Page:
- Created by: Gemma
- Created on: 01-06-17 12:42
What is is?
Cognitive psychology studies human behaviour from an 'information processing' point of view.
It focuses on the processes that take place in order for a given input to result in some output.
It views the brain as an info processing machine, much like a computer.
Not all cognitive processes result in overt behaviour. We can imagine things without being exposed to an external stimulus.- both of these are difficult to study.
Attention, perception, memory, ----> higher level processes: problem solving, reading, decision making, reasoning
Top-down vs bottom-up
Bottom up processing refers to processing sensory info as it comes in.- purely visual
E.g. image is shown to you, your eyes detect the features, your brain pieces it together and then you percieve it as an eagle.
Top down processing refers to perception that is driven by cognition- your brain applies what it knows and what it expects to percieve and fills in the blanks.
Multi-store memory theory
There is a long term memory storage where the memory strength of an item decays over time. Rehearsal helps to overcome decay.
The short-term memory buffer stores only the most recently presented items and keeps them active for immediate use.
Atkinson and Shiffrin (1968)- Observed data to support the theory.
How do we acquire info from the environment- The visual system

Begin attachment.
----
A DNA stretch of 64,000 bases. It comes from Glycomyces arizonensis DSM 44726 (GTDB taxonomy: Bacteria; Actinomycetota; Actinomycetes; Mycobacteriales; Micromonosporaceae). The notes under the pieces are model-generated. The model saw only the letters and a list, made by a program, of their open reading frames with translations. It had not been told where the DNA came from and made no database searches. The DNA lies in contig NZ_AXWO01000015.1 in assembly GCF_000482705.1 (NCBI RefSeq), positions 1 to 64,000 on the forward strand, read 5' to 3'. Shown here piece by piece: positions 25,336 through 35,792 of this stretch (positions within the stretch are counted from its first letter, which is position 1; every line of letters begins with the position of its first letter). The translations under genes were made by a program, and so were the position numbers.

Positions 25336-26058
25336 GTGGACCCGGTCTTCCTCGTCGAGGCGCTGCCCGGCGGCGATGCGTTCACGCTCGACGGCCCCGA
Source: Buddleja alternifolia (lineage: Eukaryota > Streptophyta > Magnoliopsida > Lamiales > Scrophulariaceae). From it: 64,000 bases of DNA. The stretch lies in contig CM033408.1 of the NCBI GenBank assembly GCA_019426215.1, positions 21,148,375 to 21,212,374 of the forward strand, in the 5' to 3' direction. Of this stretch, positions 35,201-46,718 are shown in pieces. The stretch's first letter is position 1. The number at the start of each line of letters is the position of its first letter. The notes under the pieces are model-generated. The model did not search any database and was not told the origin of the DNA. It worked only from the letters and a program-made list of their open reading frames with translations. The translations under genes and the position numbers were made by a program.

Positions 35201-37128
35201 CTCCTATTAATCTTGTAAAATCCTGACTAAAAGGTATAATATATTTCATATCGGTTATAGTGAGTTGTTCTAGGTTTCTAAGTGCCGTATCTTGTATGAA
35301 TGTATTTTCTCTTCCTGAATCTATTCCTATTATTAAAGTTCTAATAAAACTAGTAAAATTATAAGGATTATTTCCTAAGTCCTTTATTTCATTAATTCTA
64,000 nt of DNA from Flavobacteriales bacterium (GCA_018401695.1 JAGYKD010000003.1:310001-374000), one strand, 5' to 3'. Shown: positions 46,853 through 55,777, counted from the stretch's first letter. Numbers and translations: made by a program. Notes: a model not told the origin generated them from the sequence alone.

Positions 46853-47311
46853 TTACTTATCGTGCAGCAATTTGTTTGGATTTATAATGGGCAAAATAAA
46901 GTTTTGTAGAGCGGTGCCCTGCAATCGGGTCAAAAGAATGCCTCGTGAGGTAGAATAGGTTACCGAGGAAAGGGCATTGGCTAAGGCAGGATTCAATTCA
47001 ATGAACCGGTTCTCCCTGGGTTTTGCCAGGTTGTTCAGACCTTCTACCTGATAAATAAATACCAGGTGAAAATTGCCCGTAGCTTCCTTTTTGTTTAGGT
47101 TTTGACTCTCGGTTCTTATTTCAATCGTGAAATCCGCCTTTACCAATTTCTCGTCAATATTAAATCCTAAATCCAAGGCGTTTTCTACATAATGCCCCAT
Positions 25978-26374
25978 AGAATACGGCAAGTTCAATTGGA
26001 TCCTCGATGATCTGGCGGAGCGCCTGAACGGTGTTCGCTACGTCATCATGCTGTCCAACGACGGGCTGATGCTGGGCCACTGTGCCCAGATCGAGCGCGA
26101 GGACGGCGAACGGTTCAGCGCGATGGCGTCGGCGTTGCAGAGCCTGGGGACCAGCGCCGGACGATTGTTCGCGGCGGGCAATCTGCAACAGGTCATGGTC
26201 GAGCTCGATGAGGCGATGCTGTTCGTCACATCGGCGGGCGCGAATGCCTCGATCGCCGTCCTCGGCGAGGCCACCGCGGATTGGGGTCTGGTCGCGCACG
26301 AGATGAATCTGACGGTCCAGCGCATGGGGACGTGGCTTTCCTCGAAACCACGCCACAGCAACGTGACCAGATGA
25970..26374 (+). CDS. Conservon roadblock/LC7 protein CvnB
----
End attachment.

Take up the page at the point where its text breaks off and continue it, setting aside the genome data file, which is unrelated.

How do we select and process relevant info oout of the overwhelming amount of stimuli surrounding us? Attention
Theory of attention: early vs late selection
Theoies of visual attention- Navon
The visual system
Newton (1704)- light as a stream of particles (photons)
Maxwell (1873)- light not only travels as a straight line, but as an oscillating wave. It has a wave length.
Visible light - 380-760 nanometers
Light enters the eye via the pupil (a hole in the iris), to the lens
The lens focuses the light on the rear of the eye- the retina- where electomagnetic radiation is transformed into neural signals.
Two types of visual receptor cells in the retian- rods and cones
Rods: Dim light and movement. About 125 milion in periphery
Cones: Colour and sharp vision. About 6 million, mostly in fovea.
Nocturnal animals such as Owls have only rods
Diurnal animals such as Pigeons have retinas that are all cones
From the retina, the visual pathway goes via the optic nerve to the optic chiasm and the to the primary and secondary visual cortex (V1 and V2 respectively).
V1 is organised as a retinotopic map: its nerve cells spatially correspond to the receptive fields on the surface of the retina.
There are two pathways from the retina
1) Colour and fine details (what)- Ventral
2) Movement (where)- Dorsal
Limited capacity for attention
We have limited resources for processing and responding to stimulus.
With very sensitive sensory systems but with limited processing resources, a conflict ensues. Therefore, we need attention- selectivity of processing
Theories of attention
1) Broadments filter theory- Dichotic listening task- little info extracted from unattended ear. Concluded only one of two inputs is allowed access into a limited capactiy processing mechanism. Selection is based on the physical characteristics of the input and only the selected input is thoroughly processed for meaning.